Henriette Tossa is a mother of two and a community health educator working and living in southern Benin where according the Benin Demographic and Health Survey (DHS), the total fertility rate is 4.9 children per women and the contraceptive prevalence rate of modern methods is 8 percent. Long-acting reversible contraceptives (LARCs) remain stigmatized and unpopular relative to other methods; with intrauterine device (IUD) use at .5 percent and implants at 1 percent.
Henriette is a second wife, which is not uncommon in Benin. According to Benin’s DHS, 35 percent of women in the country and 55 percent in Henriette’s region, Couffo, are in polygamous unions. However, Henriette is truly unique. In a country where the median age of marriage is 19.8, Henriette waited to marry until she was 31. In Benin the median age at first childbearing is 20.7 years, but Henriette had her first child at age 32 – and her second four months ago at age 37.
Recently, I sat down with Henriette to talk more about her family planning decision-making.
Why did you delay getting married?
I thought about it, and saw that living is expensive. There are things I wanted to have before getting married and having children, like a job, an education and a house, so I waited until I had finished my Baccalauréat [a post-high school exam that qualifies students for university studies] and had completed my training in facilitation before getting married.
Why did you want a small family?
In order to support a child, you need to fulfill their fundamental needs of being fed, clothed, housed and given an education. I want just two children because I do not have the means to support more than two children.
My husband I thought a lot about their future also. I want them to go on and attend university. When you have a lot of children, you do not have the resources to support all these children and provide them a future like this. My husband and I discussed and decided we should have just two children since that was the number we could reasonably support.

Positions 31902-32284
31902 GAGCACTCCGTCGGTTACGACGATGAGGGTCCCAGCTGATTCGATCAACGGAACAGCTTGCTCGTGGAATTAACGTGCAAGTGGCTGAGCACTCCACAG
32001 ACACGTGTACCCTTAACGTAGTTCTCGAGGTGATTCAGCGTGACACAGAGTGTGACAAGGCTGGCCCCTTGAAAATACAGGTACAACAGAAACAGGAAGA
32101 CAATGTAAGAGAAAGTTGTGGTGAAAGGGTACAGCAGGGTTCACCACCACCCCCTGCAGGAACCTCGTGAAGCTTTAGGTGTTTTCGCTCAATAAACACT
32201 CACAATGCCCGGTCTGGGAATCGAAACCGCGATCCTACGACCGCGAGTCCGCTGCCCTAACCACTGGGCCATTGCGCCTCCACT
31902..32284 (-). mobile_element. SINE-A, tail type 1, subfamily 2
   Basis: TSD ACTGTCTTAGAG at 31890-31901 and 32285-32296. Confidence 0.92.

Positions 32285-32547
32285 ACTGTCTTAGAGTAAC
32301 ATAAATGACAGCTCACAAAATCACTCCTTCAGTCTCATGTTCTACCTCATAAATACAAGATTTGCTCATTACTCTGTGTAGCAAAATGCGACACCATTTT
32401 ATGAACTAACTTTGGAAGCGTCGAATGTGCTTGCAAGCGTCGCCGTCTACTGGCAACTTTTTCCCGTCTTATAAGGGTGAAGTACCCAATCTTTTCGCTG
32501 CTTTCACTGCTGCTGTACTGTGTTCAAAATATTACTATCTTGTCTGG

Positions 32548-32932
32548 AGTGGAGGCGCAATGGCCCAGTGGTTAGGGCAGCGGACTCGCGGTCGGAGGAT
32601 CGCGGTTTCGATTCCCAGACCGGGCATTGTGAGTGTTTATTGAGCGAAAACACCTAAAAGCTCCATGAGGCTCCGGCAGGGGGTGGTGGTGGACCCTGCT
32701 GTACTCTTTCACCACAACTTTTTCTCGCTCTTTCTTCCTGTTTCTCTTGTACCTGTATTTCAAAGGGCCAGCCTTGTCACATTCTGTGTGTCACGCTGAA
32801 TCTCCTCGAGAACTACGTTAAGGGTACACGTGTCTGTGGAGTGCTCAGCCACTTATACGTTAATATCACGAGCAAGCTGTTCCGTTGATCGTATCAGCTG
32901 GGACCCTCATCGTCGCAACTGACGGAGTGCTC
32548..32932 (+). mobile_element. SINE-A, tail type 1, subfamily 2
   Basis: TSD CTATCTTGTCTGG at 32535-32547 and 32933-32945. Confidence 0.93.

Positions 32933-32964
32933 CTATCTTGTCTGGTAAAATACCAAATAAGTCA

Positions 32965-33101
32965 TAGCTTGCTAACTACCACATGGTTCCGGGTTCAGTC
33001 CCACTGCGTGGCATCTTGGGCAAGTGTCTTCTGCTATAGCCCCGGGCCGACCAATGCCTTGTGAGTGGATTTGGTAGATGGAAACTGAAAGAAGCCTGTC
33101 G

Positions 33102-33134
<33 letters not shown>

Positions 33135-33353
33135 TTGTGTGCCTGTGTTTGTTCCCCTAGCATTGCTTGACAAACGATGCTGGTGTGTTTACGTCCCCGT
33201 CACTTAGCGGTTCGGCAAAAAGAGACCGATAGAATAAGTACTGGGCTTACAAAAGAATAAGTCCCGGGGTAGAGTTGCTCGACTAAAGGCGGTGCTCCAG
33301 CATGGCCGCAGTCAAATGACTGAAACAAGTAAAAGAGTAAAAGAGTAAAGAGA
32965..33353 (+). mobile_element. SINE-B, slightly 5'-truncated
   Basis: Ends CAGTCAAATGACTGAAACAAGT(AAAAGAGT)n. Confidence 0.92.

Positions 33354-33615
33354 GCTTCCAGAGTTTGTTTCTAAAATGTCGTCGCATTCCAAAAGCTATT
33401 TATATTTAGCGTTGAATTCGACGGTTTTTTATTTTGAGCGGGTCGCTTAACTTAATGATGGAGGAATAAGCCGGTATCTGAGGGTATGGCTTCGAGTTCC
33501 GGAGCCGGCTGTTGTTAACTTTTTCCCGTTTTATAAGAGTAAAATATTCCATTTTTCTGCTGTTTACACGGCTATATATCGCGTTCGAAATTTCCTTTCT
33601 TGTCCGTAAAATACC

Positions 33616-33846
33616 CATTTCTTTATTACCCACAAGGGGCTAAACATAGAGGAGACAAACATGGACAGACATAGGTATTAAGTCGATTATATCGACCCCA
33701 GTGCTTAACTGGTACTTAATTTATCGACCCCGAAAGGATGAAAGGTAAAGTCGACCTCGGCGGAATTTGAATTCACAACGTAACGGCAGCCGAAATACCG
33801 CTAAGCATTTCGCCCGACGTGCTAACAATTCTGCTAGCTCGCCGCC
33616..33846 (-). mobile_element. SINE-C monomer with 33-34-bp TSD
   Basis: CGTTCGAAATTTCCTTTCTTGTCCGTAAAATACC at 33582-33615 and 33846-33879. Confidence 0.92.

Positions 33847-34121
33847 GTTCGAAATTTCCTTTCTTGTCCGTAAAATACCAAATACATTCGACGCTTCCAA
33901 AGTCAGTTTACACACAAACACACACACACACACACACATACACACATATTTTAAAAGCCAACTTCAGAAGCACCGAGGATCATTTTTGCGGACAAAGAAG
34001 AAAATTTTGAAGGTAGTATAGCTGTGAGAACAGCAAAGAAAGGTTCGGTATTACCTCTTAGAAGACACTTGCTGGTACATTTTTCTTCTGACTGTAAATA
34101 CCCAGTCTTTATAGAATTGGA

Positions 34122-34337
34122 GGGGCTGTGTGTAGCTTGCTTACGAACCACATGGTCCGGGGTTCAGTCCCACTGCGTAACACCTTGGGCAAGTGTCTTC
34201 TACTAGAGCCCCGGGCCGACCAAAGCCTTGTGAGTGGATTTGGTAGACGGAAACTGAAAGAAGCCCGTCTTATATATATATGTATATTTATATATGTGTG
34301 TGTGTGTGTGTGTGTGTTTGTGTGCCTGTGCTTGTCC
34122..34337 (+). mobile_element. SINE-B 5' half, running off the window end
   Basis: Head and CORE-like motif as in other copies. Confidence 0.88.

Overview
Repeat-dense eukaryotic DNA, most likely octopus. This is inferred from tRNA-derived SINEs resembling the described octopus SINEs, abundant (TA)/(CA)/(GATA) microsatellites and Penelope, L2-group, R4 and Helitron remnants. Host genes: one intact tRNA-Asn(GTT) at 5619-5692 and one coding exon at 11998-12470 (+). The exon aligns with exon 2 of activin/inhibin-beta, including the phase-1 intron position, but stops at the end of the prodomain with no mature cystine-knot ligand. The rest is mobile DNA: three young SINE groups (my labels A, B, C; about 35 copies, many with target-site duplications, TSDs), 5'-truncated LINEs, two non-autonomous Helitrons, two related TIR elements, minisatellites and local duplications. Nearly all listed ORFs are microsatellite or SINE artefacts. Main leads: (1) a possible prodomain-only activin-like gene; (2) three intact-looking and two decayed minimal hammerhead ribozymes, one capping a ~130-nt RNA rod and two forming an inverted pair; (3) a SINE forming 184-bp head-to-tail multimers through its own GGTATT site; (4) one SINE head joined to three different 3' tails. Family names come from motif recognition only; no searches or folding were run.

What led to you wanting to use family planning?
To not have an unwanted pregnancy, which can negatively affect the life of the mother and the existing children, Currently, I am using the [lactational amenorrhea] method, but am in my fifth month of breastfeeding. (Lactational amenorrhea is a natural FP method where mother breastfeeds exclusively for first six months of her baby’s life to prevent ovulation.) I decided I should choose Jadelle (Implant) to plan my pregnancies, and plan to get it inserted at the end of this month…. Since I am 37 years old now, with the five years of protection of Jadelle, I hope to be protected until menopause.
Why did you choose a long-acting reversible method?
I talked to many other women and heard that Jadelle does not have a lot of side effects or inconveniences. Also, I have used pills before and it was hard to remember every day, leading to me taking them inconsistently. My life is busy with work and my children, so having a method that I can use and not have to think about for five years is important.
Why do a majority of women in Benin not use family planning, specifically LARC methods?
Many women do not use family planning methods because, firstly, they do not know about the different methods available and the importance of using family planning. Also, there is a large fear of the side effects … especially with LARC methods, and not enough access to education sessions countering these fears and providing factual information. There must be stronger training and education … to counter the existing fear [and] to increase utilization of family planning, and this needs to start at the health center before a woman even gives birth.
What is the biggest pregnancy risk in Benin?
The biggest risk for women in Benin is having multiple pregnancies. This tires out her body and leaves her with little time to rest, lowering her state of health. With this, the children suffer. Their children will not be as … capable as children from smaller families because their parents cannot support them fully. Thus, the economy and health of the whole household suffers.
If you were to have a daughter in the future, what advice would you give her in regard to family planning?
I would advise to start using either an IUD or Jadelle when she becomes an adolescent to preserve her education. A LARC would prevent her from becoming pregnant and stopping her education prematurely. Ultimately, choosing a LARC method gives her a future.
*The opinions expressed here are my own and do not represent those of the U.S. Government or the Peace Corps.